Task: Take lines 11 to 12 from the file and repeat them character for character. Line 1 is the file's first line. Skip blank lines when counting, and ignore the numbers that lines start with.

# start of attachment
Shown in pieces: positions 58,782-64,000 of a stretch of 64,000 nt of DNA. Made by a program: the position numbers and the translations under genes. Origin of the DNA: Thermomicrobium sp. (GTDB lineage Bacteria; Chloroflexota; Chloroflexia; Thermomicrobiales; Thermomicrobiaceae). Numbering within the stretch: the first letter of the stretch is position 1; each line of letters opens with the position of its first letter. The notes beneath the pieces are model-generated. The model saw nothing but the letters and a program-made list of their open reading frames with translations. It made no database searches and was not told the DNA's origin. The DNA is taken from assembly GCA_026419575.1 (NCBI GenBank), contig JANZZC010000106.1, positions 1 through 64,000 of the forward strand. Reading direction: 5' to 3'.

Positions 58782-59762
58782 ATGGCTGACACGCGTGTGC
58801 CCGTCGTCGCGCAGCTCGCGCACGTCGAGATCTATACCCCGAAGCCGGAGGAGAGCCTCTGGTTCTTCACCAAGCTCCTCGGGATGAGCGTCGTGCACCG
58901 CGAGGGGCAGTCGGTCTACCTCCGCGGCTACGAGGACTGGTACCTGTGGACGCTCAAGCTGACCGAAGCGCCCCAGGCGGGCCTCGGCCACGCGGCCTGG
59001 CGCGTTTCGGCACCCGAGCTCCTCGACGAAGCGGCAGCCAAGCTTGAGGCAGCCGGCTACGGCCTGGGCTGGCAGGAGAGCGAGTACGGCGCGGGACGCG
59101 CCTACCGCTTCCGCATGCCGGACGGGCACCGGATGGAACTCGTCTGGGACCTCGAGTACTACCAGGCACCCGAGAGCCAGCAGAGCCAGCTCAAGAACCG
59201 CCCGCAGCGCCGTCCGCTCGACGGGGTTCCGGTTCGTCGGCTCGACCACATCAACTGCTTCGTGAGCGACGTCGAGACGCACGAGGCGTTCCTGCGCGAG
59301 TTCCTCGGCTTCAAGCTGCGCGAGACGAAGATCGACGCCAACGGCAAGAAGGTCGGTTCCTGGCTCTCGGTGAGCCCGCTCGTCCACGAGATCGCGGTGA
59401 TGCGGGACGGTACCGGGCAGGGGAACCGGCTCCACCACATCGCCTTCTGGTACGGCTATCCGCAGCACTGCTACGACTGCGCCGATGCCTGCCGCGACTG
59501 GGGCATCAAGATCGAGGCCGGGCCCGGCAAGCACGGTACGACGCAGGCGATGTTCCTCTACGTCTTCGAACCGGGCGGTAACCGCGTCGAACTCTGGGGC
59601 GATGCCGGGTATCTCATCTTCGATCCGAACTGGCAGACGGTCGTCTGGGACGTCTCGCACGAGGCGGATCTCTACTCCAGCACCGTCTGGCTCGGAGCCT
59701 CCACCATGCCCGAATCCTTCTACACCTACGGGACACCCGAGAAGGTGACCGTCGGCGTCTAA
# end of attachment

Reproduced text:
59501 GGGCATCAAGATCGAGGCCGGGCCCGGCAAGCACGGTACGACGCAGGCGATGTTCCTCTACGTCTTCGAACCGGGCGGTAACCGCGTCGAACTCTGGGGC
59601 GATGCCGGGTATCTCATCTTCGATCCGAACTGGCAGACGGTCGTCTGGGACGTCTCGCACGAGGCGGATCTCTACTCCAGCACCGTCTGGCTCGGAGCCT